(CNS): The police commissioner says gang legislation passed in the Cayman Islands several years ago is completely inadequate and there has never been a prosecution under it. The islands' top police officer has called for practical legislation instead that he says his officers can use in order to arrest and charge the young men behind the surge in gun crime. Echoing comments made by other senior officers in the RCIPS recently about changes needed to the firearms law, David Baines wants to see the burden of proof switched from prosecutors to defendants under the country’s gun laws and officers given the ability to make warrantless searches whenever and wherever they have grounds to suspect guns are hidden. (Photo Dennie Warren Jr)

Speaking at a press briefing on Friday with visiting senior officers from the UK, the commissioner of police (CoP) spoke about the challenges of arresting gang members under current legislation. Baines spoke about the problem of the gang laws, which includes provisions that specific tattooes or colours can deem people to be gang members. He said trying to arrest these gang members for congregating was very difficult as it was not possible to prove they are planning to commit a criminal act. Baines said the law was insufficient.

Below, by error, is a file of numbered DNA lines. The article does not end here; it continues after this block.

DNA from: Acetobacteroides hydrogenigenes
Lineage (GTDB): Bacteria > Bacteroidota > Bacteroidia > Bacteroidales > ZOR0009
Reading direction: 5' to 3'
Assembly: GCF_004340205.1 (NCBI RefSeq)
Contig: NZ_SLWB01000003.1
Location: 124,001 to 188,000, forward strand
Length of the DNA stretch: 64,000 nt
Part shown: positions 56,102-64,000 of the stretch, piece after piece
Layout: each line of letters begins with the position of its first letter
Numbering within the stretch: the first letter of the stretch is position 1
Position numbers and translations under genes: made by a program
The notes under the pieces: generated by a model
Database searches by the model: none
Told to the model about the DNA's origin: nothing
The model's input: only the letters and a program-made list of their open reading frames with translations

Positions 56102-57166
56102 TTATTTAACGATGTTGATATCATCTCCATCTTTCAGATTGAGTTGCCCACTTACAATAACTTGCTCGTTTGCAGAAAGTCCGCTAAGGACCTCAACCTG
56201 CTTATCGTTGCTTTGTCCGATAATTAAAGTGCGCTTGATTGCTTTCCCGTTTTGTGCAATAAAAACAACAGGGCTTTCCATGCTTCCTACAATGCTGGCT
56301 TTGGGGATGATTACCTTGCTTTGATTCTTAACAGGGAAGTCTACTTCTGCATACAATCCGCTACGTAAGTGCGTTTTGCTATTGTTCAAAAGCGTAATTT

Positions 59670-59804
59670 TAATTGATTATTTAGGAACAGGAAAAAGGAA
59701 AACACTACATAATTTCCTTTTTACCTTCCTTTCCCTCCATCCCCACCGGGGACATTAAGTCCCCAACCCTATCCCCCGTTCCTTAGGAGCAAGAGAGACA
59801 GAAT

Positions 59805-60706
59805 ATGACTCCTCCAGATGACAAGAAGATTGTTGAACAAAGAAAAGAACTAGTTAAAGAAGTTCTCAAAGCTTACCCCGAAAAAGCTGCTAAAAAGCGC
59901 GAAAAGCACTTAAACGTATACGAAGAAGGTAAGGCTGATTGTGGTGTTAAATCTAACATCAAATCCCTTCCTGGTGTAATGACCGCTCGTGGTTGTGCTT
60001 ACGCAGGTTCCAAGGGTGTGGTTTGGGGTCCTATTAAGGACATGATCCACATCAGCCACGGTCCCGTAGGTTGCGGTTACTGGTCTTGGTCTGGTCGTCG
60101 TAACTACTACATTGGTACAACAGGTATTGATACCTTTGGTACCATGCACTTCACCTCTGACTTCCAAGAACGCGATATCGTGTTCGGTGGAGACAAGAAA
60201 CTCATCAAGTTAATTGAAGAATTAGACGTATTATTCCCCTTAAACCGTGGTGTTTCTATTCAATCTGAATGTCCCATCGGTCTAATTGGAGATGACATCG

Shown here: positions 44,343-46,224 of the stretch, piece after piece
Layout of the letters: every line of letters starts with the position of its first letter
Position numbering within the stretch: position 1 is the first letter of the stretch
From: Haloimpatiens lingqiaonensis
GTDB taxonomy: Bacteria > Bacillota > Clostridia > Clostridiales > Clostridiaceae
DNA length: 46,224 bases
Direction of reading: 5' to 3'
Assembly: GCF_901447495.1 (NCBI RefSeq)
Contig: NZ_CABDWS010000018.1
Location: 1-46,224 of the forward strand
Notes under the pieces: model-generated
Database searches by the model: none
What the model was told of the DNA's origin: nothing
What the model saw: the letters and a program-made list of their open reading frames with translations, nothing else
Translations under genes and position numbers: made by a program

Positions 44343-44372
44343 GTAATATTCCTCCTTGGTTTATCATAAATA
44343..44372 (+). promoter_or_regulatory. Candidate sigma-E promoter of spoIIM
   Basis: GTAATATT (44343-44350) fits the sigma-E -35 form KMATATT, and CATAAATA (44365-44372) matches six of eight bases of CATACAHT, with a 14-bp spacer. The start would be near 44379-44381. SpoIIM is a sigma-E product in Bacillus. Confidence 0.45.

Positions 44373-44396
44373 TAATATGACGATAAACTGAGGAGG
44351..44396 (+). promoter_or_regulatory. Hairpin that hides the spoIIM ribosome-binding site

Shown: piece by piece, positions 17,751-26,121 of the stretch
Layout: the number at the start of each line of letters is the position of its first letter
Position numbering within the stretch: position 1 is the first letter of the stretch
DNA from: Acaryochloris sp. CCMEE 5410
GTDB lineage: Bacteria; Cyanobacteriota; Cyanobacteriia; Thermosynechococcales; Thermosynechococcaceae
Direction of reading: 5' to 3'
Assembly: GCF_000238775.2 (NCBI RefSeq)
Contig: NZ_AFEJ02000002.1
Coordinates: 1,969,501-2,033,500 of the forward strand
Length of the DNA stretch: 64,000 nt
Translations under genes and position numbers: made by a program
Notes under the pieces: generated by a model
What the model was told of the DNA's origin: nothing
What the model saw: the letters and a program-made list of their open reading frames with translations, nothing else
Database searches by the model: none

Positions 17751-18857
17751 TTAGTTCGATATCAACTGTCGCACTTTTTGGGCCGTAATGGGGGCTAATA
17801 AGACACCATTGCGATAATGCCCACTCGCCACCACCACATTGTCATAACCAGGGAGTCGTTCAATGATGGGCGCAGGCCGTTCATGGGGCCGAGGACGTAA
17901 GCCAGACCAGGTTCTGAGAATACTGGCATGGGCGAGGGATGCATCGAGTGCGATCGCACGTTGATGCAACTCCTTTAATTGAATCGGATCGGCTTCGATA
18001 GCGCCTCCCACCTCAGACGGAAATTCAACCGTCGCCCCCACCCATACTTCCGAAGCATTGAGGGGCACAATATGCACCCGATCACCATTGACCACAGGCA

“There has not been a single prosecution under gang legislation,” he said.

Baines spoke about amending the firearms law to give police more practical legislation that officers can use to arrest and charge people. The barriers presented by the need for warrants before police can search homes where they suspect guns may be hidden needed to be addressed, he said. Baines pointed out that police can search homes without a warrant when they suspect drugs could be at a property but they do not have the same powers in relation to illegal guns.

He also said in circumstances where firearms are found at a premises the police must prove that the suspect is the owner or user of the guns. The commissioner said that the burden of proof needs to switch so the suspect has to explain the presence of any weapons rather than the prosecution having to prove the weapons belong to, or are being used by, the resident of the place where they are found.

Baines pointed to the importance of the right legislation as he said all of the social efforts, the extra cash for the police and other moves to fight crime would be “meaningless” if the police could not carry out their investigations lawfully.